Student loan giant Sallie Mae is spending $12 million to expand its collections and call-center operations in Indianapolis, creating as many as 350 jobs over the next three years, the company confirmed Monday morning.
The company reached an agreement with the Indiana Economic Development Corp. to receive $3.9 million in tax credits if it can reach those hiring goals, according to public documents from the IEDC. The contract was signed Nov. 30.
The expansion is the second for the Newark, Delaware-based company in Indianapolis in less than two years. In June 2016, Sallie Mae announced plans to spend $15.7 million to open an office at 8425 Woodfield Crossing in northeast Indianapolis and add 278 workers to its staff of 131. Those positions were expected to pay about $55,000 annually on average.
For that expansion, the company inked a deal with the state to receive almost $2.4 million in tax credits and up to $100,000 in training grants if it fulfilled its contract by the end of 2018.
The company appears to be ahead of that pace. The new contract calls for Sallie Mae to add 350 workers to an existing workforce of 409 by the end of 2020, bringing total employment to 759.
The IEDC confirmed the latest incentives agreement and referred additional questions about the project to Sallie Mae.
Sallie Mae spokesman Rick Castellano said the $12 million will go toward infrastructure and expansion of the currently facility.
“We’re proud to continue to invest in Indiana and the local workforce," he said Monday in an email to IBJ. "We’ve invested millions of dollars in information technology and service as we build a first-rate customer experience, and the talent pool in Indianapolis is an asset to our growing business.”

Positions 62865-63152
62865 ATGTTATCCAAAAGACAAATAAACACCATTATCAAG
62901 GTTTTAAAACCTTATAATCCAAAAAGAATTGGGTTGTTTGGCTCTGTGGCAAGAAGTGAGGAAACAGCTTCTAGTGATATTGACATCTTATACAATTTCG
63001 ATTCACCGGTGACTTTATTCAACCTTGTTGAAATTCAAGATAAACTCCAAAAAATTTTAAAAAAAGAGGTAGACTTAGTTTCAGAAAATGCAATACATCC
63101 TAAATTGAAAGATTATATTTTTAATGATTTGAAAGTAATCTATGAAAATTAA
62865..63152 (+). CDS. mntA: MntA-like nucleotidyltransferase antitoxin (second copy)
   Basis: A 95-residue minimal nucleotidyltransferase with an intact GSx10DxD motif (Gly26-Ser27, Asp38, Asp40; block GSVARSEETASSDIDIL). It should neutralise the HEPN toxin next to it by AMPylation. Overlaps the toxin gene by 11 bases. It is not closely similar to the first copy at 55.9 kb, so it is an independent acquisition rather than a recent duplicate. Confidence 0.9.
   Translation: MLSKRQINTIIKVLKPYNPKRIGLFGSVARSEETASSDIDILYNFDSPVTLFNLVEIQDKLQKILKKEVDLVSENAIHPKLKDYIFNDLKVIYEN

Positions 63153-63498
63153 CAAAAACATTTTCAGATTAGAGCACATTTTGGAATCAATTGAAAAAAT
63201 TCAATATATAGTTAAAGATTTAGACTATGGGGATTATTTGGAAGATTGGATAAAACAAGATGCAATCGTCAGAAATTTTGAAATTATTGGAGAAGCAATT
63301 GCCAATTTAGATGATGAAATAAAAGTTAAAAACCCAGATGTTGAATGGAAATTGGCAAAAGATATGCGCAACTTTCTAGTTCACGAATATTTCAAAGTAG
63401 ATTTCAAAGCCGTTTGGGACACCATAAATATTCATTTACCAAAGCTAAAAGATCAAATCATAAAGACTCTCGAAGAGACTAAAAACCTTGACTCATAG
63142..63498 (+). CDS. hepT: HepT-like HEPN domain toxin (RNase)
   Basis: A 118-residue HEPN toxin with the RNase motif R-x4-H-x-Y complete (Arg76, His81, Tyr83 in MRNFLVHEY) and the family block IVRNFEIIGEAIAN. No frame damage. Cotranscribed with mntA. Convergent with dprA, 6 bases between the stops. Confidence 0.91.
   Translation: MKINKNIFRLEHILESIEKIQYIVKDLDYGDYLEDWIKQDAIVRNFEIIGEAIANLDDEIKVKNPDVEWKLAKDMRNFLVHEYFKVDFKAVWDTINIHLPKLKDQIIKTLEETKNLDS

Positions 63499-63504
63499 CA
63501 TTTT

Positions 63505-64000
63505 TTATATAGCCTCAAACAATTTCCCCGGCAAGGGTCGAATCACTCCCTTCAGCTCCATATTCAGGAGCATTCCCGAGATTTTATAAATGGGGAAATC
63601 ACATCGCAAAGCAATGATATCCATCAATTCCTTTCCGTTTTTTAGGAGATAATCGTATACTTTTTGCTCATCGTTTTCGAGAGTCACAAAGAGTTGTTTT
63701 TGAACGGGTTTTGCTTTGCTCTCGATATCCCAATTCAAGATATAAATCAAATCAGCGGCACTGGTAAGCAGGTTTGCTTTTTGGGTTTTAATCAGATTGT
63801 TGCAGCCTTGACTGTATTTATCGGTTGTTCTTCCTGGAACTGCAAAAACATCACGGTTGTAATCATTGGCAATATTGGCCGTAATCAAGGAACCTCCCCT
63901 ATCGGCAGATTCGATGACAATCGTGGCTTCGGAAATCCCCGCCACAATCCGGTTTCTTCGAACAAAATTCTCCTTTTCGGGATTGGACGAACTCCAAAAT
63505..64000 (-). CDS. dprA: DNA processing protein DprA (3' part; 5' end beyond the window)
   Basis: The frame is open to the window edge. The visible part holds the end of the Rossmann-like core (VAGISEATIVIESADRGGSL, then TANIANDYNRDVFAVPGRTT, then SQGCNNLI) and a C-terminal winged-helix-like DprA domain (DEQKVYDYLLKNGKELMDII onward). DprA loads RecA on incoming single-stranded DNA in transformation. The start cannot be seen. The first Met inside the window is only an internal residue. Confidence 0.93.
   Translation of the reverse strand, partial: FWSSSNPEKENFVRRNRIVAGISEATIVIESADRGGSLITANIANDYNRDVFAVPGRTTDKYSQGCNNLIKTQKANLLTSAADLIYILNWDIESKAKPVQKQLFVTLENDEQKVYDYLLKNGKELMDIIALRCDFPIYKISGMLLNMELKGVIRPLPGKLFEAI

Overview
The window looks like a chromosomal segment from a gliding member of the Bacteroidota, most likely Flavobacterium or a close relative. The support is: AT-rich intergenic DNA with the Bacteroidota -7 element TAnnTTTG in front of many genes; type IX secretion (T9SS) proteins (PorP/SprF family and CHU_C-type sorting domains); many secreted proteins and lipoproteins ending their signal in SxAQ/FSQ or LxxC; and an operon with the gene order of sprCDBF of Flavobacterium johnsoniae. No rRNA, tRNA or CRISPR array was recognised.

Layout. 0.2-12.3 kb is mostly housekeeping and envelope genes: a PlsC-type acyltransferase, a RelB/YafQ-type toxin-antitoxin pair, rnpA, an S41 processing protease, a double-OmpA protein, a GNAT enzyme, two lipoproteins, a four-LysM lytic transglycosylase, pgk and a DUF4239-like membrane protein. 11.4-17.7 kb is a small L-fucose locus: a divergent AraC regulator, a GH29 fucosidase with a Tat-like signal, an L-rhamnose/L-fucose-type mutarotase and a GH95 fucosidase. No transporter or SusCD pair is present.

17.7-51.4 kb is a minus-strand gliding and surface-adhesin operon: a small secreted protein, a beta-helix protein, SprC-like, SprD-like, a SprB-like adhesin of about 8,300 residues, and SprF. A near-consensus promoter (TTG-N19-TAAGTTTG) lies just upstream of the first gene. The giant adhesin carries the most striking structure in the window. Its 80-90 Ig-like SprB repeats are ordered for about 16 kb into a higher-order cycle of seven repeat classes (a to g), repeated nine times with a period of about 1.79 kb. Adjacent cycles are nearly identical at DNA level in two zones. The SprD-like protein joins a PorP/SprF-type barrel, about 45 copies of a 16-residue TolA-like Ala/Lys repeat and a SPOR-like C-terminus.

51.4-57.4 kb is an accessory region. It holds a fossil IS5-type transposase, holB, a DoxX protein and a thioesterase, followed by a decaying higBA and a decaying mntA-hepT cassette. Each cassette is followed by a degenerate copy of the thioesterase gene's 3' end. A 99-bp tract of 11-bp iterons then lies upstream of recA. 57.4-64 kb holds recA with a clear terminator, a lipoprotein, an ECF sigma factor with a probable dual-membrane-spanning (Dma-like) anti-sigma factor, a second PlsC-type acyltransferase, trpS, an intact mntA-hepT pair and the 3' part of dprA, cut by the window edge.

To accommodate last year’s project, Sallie Mae relocated operations from 8320 Craig Street to a three-floor, 76,000-square-foot space in the Three Woodfield Crossing building, near Keystone at the Crossing. The new space included 550 workstations, five conference rooms, two training rooms, a multipurpose room and breakroom.
The office was designed to accommodate information technology and customer-service departments. In 2015, the company began moving all of its customer-service operations for private education loans from overseas to the United States.
Sallie Mae makes and services private education loans and offers banking products through Sallie Mae Bank.
At the end of third quarter, the company reported its private-education loan portfolio had grown 24 percent over the past year, to $17 billion.